As analytics scales up to increasingly complex data volumes, automation is essential to eliminating manual data processes. Rapid data analysis and decision-making define business intelligence, and automation speeds up business processes, making it easier to get answers.

  1. Natural Language Processing (NLP)

The global NLP market, valued at $10.72 billion in 2020, is projected to grow to $48.46 billion by 2026, at a CAGR of 26.84%. NLP bridges the gap between computers and humans by eliminating the need for any programming language. It allows users to interact with data by asking questions in a conversational format, such as, “What was the revenue for the last quarter for Zone X?”

The next best thing after text-based queries is voice-based searches. By integrating this capability with voice-activated digital assistants on mobile devices, software vendors make data discovery even more user-friendly. Natural language generation (NLG) enables the software to generate answers that are easy to understand, irrespective of technical skills.

In business terms, NLG is one of the latest trends in business intelligence. It outputs the essential takeaways of a data visualization in conversational language, facilitating quick insight interpretation.

As NLP continues to mature and grow in the analytics space, it will keep breaking down technical barriers for non-skilled users, allowing them to use analytics insights.

  1. Autonomous BI

Self-service BI empowers users of all technical skills to access the data they need and utilize it effectively. Teams can sort and analyze data through ad hoc reporting, no need to wait for insights from the IT team. Out-of-the-box data connectors, intuitive interfaces and pre-designed workflows in enterprise BI tools let regular users do more with their data without technical help.

They can perform data science tasks like key driver analysis, what-if scenario simulation and predictive analytics through NLP. Data scientists can leverage ML-backed, low-code programming and interoperability to develop applications and integrate them with business platforms. Analytics and data science roles are overlapping now, thanks to greater autonomy being one of the most significant BI trends.

Brody said that Exago was founded on the concepts of data democratization and self-service reporting, though they never thought about it like that at the time. According to Brody, some of Exago’s clients have tens of thousands of end-users, each with the ability to create their own reports and control their data.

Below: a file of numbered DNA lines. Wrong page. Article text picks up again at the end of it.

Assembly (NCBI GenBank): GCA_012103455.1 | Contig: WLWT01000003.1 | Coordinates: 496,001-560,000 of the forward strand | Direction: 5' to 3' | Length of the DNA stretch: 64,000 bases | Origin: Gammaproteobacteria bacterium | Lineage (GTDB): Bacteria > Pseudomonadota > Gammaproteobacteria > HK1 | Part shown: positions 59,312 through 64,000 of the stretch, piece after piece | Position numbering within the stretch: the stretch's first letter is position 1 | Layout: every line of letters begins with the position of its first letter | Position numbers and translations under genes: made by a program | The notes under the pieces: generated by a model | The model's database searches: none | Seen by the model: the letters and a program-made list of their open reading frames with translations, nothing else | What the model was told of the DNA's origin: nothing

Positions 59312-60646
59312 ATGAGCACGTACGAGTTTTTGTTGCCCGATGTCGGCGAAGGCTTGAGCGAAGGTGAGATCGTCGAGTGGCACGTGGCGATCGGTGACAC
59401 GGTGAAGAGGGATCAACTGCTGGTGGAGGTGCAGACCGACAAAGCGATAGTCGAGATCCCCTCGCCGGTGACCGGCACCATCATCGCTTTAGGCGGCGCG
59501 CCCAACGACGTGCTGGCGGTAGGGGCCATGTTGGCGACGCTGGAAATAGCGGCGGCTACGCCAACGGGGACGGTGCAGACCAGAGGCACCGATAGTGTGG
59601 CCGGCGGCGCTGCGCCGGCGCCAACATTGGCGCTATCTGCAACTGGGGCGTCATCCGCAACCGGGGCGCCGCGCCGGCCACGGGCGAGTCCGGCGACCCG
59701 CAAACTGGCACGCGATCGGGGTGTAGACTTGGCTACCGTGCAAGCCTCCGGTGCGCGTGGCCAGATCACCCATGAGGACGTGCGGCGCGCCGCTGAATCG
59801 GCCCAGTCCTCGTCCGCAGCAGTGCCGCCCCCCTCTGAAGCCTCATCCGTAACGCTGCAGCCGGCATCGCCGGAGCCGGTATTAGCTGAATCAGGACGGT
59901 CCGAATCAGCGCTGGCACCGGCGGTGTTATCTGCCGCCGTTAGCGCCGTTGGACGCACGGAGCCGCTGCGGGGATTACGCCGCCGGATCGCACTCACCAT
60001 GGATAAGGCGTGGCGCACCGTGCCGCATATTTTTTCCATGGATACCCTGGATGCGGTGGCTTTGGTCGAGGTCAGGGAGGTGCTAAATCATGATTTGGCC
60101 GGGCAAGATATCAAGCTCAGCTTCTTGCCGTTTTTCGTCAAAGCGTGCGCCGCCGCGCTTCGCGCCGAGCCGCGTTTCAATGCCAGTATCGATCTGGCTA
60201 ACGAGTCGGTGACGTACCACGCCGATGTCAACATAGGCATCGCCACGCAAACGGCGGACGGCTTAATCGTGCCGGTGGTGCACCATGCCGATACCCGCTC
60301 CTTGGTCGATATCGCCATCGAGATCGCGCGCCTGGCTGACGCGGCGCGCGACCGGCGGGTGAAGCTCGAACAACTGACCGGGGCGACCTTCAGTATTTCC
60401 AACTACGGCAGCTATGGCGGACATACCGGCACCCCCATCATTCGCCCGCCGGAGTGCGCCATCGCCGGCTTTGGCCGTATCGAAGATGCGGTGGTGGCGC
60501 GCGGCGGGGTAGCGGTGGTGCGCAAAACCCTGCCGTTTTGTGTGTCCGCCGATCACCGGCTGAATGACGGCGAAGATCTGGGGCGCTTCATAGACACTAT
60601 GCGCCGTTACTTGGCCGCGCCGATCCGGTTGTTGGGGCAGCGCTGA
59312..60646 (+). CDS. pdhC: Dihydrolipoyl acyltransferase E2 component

1. Collaborative Insights

Two heads are better than one. How about two departments are better than one? Collaborative BI is emerging as a BI trend as connecting with others in real time to discuss and share insights becomes more critical than ever. With distributed teams becoming the norm, remote collaboration is here to stay.

Team members can interact with others within interactive reports and collaborative dashboards. Users can tag others, even clients, in comments and share data assets through links, email and Slack. Working together, teams can decide on the next steps, reducing the time-to-insight.

As organizations push towards data literacy, their users are able to work together to share business assets and tell visually engaging data stories.

  1. Data Governance

According to a Business Application Research Center survey, metadata and data quality management with information governance rank in the top significant BI trends for 2022. Data governance ensures the quality of business assets through role-based access, authentication protocols and auditing. When data is accurate, unique and up-to-date, users trust the insights are reliable, boosting revenue and reputation.

The global data governance market is projected to grow from $1.2 billion in 2016 to $4.9 billion in 2026 at a CAGR of 22.6%.

The General Data Protection Regulation (GDPR), designed to protect individual personal data, falls under the purview of data governance. It is especially true for healthcare and financial services that demand personal data confidentiality. Information governance compliance is a legal mandate now, and BI tools with built-in compliance will have the edge over those that don’t.

  1. Moving Towards Mobile

With shifting work patterns and business demands due to COVID-19, companies worldwide are looking to equip their remote workers with productivity-enhancing software. These include SaaS solutions for access to reports and dashboards at any time, anywhere. According to Mordor Intelligence, the mobile business intelligence market is expected to grow by a CAGR of 22.4% by 2024.

While most internet users access the internet via mobile, market share isn’t the only reason to implement mobile BI. Users can opt to receive KPI-based alerts and react promptly to events as they happen. Mobile BI features a responsive, lite version of the main analytics platform, placing the power of insights directly in the user’s hands wherever they go.

This on-demand availability of information enables faster decision-making, shorter workflows and more effective internal communication. Though limited screen size and functionality can be restrictive, mobile analytics is a game-changing trend in business intelligence. Mobility is part of many software vendors’ offerings in response to companies’ BI requirements lists for 2022.